FEELING a bit short of cash with Christmas coming up? You may be richer than you think – as many people are sitting on savings pots they’ve long forgotten about.
While the idea of a windfall suddenly appearing out of nowhere may seem far-fetched, it’s actually thought that households are sitting on billions of pounds-worth of lost savings. One in seven (14%) of us think we’ve lost track of a financial product, such as a current account, Isa or another type of savings account, premium bonds, or children’s savings, according to a survey from savings provider NS&I.
Meanwhile, calculations released by the Association of British Insurers (ABI) show an estimated 1.6 million lost pension pots worth nearly £20 billion could remain unclaimed.
Here’s a look at why we’re losing track of all this money – and how you could get it back…
Why are we leaving cash scattered?
Forgetting to redirect post if you’ve moved house, or moving jobs could increase the likelihood of forgetting savings accounts or pension pots. With the average person having around 11 different jobs over their lifetime, and moving home eight times, it’s easy to see how paperwork can get lost over time.
NS&I’s research also found that forgetting passwords and log-in codes was a common reason for people losing track of financial products.
Is the problem getting worse?
Millions of new pension savers have been registered since the launch of automatic enrolment back in 2012. While this is helping people boost their retirement funds, more savers could also lead to more pension pots going missing – and it’s estimated there could be as many as 50 million dormant and lost pensions by 2050.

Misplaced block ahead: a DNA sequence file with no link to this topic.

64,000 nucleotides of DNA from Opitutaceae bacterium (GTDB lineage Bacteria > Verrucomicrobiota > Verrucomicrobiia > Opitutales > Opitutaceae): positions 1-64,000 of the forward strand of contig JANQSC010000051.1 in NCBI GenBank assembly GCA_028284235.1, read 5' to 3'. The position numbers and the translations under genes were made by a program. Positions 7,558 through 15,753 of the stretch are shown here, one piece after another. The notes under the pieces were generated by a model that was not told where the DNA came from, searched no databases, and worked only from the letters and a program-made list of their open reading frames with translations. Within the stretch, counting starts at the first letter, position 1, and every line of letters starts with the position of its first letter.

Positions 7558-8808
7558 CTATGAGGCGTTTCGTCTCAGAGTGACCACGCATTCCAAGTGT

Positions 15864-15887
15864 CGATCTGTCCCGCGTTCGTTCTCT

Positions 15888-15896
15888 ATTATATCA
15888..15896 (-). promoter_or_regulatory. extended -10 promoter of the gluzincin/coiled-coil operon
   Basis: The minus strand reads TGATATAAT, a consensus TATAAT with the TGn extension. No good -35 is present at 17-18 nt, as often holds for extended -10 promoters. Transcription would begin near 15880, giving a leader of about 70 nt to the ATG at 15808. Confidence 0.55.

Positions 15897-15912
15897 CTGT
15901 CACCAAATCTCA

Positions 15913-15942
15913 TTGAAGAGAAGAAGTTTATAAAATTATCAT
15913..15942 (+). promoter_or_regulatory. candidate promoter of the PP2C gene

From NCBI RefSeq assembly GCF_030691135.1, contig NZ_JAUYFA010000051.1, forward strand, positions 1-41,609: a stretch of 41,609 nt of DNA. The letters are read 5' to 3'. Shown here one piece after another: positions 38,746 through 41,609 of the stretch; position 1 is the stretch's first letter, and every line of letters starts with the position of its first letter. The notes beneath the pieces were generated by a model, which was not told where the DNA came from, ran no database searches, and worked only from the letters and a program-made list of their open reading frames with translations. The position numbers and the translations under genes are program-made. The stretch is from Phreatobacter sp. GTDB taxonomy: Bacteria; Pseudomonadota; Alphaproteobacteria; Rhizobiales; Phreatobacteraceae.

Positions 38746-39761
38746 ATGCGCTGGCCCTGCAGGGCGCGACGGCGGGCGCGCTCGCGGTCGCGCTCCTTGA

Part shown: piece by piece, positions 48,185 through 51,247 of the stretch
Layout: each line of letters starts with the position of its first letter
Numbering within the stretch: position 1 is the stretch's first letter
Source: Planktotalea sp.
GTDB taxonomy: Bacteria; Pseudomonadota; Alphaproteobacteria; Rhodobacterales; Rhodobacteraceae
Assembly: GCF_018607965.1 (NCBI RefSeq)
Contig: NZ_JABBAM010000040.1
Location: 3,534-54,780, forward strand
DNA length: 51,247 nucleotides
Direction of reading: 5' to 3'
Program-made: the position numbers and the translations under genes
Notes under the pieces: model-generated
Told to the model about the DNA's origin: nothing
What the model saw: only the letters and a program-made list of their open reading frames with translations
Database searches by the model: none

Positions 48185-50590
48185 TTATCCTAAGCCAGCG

The industry has been working on the development of a pensions dashboard, which will enable people to see all their pension pots in one place online.
How to track down lost savings
There are various ways to track down lost money, depending on the type of financial product. If you know who the provider is, the simplest way may be to contact them directly, digging out any evidence you have such as old policy numbers and addresses.
There are also free-to-use services available which could help. The UK Government has a free pension tracing service. You’ll need the name of an employer or a pension provider to use it.
Or if you’ve lost track of money held with a bank, building society or with NS&I, which is backed by the Treasury, the My Lost Account service could reunite you with your cash.
Anything else to consider?
Scammers may promise large amounts of money or other valuables, and persuade victims to part with their own money as “fees” for their release. In reality, these windfalls don’t exist.
Detective Chief Inspector Alex Hayman, of the City of London Police’s National Fraud Intelligence Bureau, says: “If you are contacted out of the blue by someone you don’t know, who says you are the beneficiary of an unexpected amount of cash, be suspicious and never respond to any communication especially where you are asked to send a sum of money.”